2. I have thought maybe I should transfer all the chapters of the wax book over here, publish A Chapter A Week.

2a. Reminiscent of that radio program A Chapter A Day, which I heard a bit of recently, or maybe it was a similar program with a different name. The reader was reading the tail end (tale end?) of “Around the World in 80 Days,” by Jules Verne. It sounded good. Browsing in the library the other day, I happened across the book so checked it out, the Reader’s Digest edition published in 1988. The book was originally published in 1873, in French, so any English version is a translation, and this is important, especially when we come to Chapter 26 and are just being introduced to the U.S., which Phileas Fogg, our traveler, intends to traverse, west to east, by train. Just as we are starting out from San Francisco, we are told that “Between Omaha and the Pacific the railway crosses a territory which is still infested by Indians … ” Now, one could go on and on about that, this use of the word “infested,” or, one could leave it.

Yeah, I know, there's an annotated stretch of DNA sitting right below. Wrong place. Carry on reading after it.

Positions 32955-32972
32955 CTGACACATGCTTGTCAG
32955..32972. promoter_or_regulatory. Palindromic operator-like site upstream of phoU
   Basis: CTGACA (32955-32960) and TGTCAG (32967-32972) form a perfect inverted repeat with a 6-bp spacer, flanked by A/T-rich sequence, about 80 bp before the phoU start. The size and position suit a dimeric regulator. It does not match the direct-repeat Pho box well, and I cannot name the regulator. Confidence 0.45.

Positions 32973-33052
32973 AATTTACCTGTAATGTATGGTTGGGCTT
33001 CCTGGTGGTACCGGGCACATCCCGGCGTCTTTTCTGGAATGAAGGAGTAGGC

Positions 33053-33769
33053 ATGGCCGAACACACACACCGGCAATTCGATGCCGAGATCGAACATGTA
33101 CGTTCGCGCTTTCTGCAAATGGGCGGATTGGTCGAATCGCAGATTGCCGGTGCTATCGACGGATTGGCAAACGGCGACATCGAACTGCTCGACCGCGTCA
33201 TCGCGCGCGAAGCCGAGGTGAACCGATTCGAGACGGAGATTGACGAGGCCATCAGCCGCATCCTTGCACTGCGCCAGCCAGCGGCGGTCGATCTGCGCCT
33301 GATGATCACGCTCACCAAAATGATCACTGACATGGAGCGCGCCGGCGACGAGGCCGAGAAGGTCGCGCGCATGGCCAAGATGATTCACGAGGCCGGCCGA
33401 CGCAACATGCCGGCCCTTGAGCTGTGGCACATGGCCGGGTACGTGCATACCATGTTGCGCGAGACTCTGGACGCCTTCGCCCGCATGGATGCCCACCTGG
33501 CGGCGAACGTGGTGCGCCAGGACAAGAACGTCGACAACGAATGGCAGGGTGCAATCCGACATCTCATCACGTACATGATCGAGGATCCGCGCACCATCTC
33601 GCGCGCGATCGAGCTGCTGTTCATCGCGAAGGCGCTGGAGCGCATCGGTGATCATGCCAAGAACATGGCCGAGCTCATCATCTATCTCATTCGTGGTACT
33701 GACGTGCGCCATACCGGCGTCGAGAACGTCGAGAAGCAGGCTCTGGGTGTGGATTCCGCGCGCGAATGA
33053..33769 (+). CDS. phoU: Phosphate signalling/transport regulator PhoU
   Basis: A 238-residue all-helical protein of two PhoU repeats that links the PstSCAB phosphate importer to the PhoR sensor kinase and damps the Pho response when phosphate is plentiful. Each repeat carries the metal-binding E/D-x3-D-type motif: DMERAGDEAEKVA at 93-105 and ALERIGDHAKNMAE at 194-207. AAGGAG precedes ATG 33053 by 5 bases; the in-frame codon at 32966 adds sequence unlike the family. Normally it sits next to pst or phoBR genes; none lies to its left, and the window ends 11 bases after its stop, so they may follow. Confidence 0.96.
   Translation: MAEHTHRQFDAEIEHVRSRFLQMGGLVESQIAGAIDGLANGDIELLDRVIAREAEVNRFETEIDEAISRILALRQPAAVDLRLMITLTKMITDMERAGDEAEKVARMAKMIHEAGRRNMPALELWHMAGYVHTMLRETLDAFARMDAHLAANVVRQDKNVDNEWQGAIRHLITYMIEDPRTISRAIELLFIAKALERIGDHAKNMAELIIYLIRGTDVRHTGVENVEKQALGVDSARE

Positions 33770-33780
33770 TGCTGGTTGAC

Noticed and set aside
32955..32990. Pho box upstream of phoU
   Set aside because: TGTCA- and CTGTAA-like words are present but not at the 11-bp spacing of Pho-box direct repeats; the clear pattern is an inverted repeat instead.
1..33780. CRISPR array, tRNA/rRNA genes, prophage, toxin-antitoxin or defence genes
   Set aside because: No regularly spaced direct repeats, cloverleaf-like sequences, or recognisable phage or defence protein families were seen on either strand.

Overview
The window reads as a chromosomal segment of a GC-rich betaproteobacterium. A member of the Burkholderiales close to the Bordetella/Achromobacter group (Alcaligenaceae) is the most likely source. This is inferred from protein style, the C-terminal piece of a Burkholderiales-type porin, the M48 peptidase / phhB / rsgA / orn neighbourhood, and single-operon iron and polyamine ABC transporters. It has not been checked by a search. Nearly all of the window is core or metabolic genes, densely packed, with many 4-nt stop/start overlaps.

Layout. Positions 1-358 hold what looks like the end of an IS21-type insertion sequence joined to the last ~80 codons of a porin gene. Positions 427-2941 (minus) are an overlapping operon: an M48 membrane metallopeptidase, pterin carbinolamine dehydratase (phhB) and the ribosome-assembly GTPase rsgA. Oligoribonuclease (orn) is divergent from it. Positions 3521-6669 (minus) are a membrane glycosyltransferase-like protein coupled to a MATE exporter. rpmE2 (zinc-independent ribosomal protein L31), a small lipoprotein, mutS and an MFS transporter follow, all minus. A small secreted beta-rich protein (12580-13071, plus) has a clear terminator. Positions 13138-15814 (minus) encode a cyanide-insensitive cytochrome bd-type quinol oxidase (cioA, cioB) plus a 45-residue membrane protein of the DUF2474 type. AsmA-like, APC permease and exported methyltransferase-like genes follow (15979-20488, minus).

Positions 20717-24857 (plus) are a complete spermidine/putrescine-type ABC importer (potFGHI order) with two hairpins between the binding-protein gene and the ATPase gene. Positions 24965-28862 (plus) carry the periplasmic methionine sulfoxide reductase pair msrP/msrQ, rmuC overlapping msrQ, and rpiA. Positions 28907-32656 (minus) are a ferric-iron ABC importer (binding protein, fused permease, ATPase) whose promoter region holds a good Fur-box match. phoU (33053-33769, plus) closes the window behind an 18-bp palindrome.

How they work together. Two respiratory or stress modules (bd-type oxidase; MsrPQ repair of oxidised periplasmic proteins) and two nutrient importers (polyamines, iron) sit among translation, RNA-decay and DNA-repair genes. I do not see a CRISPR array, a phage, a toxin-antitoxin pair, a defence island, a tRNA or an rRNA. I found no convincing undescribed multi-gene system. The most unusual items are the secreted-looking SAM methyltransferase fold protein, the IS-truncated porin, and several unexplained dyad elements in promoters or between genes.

2b. If you look up the definition of “infest,” it is obvious that if any group of human beings in the 1800s were displaying the act of “infesting” between Omaha, established in 1854, and the Pacific Ocean it was those crawling into the area from the east, setting up house, laying down tracks, forming communities, changing the land, bothering and killing and driving out those who were already there.

3. Briefly, I had an idea for a Joe Beans Mystery to be called Joe Beans and the Mystery of Fireworks, in which Joe Beans, an intrepid mutt of terrier ancestry, who is not, like so many of his brethren, fearful of extremely loud, sudden, random bangs, pops, cracks and BOOMS emanating from who knows where, who knows why, but who is, after all, curious about such things, would take on the task of figuring out from where and who and why this noise, and how to end this torment. At the end of the tale, which would in part take the form of a conversation between Joe Beans and myself, I would simply shrug and say: You know, Joe Beans, you can’t teach old people new tricks.

4. But, honestly, I don’t know where this blog goes from here.